A time for smash-mouth

THE (BIG) SKILL PLAYERS. On offense, it all starts up front with the line. And while Washington State has the reputation of a passing team, the Cougs have—over the past ten years—run the ball more often than they've taken to the air. A similar balance in 2004 is one key to achieving this season's goals. Another will be knocking the hell out of somebody.

"We need to be able to battle out of a hole and control the football at times. It just takes smash-mouth stuff. We need to be able to do that," says offensive coordinator Mike Levenseller.

The line was inconsistent at times last season. While there were times they moved people off the ball better, there were also times they just did not get it done. One reason was injuries.

Two senior starters missed significant time the first half of ‘03. Guard Billy Knotts broke a thumb before the opener and didn't see action until Oregon. Center Mike Shelford pinched a nerve in the opening moments against New Mexico; He didn't return until Week 9.

George Yarno (CF.C/Gunderson)

But every team has to deal with injuries to their starters.

Also a factor: The o-line struggled at times to implement line coach George Yarno's new system in '03. Having now had a year-plus under the 13-year pro and former Cougar standout, there is reason to believe WSU will, more consistently, be better up front. Terminology will be more readily understood and the continuity will be better, says Levy.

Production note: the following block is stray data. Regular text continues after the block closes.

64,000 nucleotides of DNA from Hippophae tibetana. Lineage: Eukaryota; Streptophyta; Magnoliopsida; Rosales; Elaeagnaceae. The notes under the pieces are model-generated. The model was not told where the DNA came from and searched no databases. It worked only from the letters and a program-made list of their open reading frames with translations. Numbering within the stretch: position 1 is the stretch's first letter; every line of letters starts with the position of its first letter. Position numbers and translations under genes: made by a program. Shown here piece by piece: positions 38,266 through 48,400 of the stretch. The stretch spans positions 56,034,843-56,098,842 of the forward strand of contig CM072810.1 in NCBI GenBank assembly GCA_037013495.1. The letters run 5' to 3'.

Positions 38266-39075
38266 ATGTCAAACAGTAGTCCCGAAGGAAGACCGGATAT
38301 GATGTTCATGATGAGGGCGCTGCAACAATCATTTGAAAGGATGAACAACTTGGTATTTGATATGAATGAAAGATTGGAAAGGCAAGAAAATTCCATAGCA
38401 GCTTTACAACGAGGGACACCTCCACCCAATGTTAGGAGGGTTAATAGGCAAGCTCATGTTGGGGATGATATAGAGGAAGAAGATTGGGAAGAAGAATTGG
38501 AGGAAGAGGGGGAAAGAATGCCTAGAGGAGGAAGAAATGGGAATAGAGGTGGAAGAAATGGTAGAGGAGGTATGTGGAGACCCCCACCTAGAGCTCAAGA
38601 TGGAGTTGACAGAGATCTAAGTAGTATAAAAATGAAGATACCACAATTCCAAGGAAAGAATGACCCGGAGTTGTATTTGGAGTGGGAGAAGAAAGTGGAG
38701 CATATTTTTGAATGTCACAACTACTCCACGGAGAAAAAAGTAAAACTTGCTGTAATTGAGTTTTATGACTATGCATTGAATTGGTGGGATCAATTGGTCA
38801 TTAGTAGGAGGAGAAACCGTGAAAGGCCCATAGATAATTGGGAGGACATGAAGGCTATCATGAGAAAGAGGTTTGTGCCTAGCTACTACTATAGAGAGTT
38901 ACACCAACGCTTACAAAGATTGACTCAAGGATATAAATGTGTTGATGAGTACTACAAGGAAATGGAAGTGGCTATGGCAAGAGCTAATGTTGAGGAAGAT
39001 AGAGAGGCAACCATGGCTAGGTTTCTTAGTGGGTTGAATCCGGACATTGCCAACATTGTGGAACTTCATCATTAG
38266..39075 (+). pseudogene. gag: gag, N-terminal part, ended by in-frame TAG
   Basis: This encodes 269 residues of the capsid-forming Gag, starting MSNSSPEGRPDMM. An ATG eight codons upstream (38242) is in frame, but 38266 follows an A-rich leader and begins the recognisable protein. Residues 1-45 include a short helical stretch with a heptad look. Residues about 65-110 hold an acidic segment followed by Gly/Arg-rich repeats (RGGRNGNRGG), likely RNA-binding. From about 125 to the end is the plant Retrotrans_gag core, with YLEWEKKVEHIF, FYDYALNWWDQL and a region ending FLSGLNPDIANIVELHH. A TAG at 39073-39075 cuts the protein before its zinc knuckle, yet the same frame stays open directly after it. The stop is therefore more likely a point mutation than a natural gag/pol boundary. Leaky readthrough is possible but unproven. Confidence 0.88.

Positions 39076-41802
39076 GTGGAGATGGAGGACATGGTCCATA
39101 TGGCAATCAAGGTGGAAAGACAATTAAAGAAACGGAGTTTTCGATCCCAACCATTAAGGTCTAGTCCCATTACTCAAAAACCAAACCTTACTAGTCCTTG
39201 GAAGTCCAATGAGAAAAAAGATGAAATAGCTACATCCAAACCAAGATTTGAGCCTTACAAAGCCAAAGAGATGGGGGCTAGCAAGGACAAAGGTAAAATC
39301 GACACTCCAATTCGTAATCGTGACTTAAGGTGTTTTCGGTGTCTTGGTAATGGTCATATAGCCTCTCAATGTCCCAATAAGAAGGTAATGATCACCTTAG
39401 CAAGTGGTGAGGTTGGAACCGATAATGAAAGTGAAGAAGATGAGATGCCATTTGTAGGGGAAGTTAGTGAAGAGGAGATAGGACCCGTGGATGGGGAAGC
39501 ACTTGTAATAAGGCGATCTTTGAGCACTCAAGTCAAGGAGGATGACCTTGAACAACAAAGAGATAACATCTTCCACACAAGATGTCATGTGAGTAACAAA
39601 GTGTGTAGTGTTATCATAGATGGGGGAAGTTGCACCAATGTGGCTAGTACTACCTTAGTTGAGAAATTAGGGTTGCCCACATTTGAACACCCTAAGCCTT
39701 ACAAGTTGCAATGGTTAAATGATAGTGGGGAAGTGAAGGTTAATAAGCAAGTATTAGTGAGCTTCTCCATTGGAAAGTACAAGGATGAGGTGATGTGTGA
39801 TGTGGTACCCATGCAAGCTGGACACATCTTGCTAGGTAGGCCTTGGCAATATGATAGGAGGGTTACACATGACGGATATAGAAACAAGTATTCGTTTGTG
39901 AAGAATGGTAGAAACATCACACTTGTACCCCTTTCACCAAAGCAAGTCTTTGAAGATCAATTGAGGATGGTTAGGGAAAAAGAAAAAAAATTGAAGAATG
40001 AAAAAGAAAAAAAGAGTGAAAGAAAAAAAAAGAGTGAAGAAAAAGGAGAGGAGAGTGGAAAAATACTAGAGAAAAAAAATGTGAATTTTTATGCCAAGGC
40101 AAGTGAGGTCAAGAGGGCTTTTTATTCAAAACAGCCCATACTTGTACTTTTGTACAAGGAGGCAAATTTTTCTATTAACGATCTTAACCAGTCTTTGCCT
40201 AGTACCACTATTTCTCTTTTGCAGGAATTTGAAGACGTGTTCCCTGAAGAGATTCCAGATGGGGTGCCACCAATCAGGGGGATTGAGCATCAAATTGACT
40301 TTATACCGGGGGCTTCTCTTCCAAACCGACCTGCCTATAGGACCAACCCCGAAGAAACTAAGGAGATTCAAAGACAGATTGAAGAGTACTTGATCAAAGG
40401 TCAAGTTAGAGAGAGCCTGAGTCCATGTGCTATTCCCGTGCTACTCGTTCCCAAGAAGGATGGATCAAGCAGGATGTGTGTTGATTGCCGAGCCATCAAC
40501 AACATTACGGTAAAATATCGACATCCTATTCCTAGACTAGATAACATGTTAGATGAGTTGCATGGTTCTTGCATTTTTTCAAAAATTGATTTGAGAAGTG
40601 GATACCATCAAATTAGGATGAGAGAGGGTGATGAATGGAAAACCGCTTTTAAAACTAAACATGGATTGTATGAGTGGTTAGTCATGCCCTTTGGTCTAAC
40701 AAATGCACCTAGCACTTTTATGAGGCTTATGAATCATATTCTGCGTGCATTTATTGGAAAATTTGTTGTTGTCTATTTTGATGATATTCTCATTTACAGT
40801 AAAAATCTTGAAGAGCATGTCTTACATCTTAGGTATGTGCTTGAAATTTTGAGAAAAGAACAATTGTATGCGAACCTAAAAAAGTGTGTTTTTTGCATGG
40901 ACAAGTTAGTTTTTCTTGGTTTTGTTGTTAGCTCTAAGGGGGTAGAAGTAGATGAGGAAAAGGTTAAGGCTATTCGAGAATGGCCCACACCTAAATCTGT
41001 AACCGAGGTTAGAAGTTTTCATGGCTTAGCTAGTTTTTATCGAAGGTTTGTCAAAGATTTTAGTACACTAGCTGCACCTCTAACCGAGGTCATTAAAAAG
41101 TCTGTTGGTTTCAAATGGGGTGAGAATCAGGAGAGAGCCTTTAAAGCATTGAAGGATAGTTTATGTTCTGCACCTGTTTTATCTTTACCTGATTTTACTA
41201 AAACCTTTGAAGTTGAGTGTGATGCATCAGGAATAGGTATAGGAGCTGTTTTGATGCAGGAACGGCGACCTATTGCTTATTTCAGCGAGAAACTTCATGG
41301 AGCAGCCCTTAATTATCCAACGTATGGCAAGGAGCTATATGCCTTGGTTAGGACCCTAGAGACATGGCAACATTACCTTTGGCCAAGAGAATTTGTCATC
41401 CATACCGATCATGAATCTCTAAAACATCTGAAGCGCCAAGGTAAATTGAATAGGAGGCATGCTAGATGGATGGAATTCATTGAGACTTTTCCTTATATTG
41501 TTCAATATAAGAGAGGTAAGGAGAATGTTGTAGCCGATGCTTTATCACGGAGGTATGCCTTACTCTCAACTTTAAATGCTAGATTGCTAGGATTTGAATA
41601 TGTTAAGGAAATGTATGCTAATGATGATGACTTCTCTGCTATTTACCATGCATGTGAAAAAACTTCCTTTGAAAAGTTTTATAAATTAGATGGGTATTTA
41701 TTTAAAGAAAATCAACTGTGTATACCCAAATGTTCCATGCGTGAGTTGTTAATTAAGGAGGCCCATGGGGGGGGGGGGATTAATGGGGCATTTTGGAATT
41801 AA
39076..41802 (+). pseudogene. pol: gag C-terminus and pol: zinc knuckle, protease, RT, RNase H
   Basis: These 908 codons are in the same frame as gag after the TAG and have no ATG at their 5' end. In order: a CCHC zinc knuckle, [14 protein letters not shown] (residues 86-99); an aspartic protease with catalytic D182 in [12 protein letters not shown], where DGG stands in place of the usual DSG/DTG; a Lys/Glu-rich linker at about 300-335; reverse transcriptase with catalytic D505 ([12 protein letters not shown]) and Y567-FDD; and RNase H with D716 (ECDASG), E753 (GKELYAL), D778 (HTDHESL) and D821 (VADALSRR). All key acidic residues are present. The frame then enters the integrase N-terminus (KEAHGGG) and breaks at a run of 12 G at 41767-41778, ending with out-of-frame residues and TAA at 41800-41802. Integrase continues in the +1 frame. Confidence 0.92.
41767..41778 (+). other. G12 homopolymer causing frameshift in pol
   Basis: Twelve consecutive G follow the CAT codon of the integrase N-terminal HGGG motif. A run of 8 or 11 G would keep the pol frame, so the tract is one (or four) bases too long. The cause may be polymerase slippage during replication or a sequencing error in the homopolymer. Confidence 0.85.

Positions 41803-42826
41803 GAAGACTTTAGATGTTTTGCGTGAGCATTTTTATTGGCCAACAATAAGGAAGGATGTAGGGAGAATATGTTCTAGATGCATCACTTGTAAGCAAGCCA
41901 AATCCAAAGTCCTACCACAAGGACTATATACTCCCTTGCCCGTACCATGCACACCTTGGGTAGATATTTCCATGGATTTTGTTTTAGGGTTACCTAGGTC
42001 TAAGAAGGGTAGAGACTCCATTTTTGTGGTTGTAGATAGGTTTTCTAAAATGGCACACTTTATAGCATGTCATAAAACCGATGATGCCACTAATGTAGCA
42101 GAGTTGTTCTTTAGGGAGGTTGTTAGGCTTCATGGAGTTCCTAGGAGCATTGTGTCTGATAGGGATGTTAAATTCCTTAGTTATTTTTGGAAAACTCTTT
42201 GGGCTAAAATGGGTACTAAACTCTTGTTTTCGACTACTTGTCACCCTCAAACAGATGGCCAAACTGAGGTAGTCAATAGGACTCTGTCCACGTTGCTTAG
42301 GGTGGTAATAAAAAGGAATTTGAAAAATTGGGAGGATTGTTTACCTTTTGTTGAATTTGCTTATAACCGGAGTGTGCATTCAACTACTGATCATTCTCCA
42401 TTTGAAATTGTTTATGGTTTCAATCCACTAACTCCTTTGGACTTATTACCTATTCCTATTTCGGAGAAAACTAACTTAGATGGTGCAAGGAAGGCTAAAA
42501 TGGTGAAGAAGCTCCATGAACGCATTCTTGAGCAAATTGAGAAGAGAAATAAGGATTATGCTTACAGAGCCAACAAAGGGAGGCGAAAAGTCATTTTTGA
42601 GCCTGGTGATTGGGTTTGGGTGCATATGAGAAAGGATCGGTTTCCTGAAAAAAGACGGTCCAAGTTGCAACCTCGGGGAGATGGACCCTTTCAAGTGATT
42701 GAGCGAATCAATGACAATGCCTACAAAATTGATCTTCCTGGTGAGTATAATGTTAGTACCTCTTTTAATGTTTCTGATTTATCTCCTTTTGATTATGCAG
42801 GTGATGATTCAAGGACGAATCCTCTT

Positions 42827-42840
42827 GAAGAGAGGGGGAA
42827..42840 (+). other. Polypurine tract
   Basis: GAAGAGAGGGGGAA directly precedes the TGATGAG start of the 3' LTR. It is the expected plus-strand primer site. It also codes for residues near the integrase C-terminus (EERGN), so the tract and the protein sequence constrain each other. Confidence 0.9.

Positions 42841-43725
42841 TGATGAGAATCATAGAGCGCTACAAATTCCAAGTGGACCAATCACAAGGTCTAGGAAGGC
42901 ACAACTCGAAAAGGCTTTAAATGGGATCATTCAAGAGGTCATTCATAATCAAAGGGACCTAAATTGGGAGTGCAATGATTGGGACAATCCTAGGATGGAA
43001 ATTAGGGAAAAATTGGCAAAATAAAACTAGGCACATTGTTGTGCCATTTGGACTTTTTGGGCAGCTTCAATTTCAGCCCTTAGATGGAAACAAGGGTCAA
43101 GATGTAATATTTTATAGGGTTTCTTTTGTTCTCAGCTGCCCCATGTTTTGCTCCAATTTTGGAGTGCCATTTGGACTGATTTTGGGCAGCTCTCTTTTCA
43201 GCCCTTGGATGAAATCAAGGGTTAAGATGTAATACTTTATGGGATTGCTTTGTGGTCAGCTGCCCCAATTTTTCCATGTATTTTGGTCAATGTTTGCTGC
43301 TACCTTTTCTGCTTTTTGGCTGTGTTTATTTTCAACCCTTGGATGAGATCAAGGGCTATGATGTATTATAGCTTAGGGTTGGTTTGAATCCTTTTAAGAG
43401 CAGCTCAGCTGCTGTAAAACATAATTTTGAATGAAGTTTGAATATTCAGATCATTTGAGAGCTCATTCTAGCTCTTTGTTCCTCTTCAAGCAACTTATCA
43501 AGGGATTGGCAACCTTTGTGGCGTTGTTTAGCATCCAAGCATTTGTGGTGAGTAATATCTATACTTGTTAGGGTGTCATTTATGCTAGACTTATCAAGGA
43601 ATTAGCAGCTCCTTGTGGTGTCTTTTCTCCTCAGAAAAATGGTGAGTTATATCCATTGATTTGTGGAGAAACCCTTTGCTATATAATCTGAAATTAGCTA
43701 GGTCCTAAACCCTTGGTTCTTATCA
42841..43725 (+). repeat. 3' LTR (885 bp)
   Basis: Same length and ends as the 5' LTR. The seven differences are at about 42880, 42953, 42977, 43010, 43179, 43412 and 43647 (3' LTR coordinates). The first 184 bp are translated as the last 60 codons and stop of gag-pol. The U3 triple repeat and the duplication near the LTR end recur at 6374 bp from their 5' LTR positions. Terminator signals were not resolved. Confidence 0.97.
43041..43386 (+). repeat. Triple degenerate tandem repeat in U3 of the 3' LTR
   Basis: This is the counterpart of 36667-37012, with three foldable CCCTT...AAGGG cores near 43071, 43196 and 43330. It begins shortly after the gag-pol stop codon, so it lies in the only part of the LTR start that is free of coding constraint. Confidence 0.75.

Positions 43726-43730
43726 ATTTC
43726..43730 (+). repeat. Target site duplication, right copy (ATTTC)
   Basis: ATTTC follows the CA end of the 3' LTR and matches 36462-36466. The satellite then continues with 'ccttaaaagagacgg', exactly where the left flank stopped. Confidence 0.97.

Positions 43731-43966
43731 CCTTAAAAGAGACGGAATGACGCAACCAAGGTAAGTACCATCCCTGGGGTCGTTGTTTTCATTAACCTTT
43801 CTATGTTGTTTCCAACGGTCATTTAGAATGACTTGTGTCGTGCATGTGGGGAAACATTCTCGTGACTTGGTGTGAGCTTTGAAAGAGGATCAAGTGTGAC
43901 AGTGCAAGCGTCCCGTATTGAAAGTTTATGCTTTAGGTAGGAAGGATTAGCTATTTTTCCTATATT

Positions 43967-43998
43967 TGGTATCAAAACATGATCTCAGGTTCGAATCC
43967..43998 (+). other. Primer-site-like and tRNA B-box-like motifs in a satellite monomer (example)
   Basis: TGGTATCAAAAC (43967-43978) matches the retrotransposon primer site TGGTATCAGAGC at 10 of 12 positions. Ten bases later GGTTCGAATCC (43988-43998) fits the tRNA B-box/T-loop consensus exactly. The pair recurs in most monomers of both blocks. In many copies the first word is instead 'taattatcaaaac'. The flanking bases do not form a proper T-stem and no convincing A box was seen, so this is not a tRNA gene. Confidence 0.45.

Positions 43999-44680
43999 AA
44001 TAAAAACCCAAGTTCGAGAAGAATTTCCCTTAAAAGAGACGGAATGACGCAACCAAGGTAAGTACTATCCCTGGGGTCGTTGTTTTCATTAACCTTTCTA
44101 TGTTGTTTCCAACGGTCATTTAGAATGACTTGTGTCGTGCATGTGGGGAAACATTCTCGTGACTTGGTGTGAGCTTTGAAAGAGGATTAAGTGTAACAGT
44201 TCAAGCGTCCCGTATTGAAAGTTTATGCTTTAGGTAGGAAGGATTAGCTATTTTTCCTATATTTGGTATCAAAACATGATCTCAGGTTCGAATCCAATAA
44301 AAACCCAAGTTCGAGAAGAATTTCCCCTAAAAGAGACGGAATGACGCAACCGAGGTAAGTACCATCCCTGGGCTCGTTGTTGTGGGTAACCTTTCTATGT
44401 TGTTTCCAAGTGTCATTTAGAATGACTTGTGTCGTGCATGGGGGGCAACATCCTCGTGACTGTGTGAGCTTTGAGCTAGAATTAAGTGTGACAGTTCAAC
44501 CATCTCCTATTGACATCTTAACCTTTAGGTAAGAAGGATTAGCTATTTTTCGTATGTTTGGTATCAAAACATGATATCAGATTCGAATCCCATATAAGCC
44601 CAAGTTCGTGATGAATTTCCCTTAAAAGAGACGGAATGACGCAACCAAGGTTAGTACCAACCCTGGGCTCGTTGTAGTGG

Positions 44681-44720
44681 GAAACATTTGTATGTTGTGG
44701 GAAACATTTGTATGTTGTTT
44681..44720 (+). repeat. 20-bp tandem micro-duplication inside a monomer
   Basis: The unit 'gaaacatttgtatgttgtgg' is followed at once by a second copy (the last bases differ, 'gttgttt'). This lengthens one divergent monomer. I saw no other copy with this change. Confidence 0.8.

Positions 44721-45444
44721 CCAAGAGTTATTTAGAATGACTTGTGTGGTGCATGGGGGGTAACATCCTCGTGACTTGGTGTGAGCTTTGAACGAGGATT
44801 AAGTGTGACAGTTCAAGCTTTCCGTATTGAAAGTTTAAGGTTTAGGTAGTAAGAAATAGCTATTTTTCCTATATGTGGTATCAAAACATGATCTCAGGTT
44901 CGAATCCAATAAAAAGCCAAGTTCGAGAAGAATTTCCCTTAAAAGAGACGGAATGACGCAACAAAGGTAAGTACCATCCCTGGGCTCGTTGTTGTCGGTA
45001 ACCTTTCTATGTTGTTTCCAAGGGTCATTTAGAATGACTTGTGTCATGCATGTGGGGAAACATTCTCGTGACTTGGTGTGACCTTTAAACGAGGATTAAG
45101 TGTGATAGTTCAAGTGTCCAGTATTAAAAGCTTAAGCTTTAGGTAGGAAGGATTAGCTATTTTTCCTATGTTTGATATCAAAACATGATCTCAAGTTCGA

There is additional evidence..

The projected starters include a player who turned in such an exceptional performance during Spring Ball, coach Bill Doba said he could be one of the best in the Pac-10 at his position in ‘04.

The understated Doba is not exactly known for exaggerated praise.

"Nick Mihlhauser had a great spring. I think he could be one of the best centers in the conference next year. He has really improved this spring," said Doba.

Center, rather than guard, may be a more natural fit for the versatile Mihlhauser. The 6-3, 287-pound junior was the leading candidate to man the middle headed into '03 — but Shelford made huge strides in Fall camp to earn the No. 1 spot.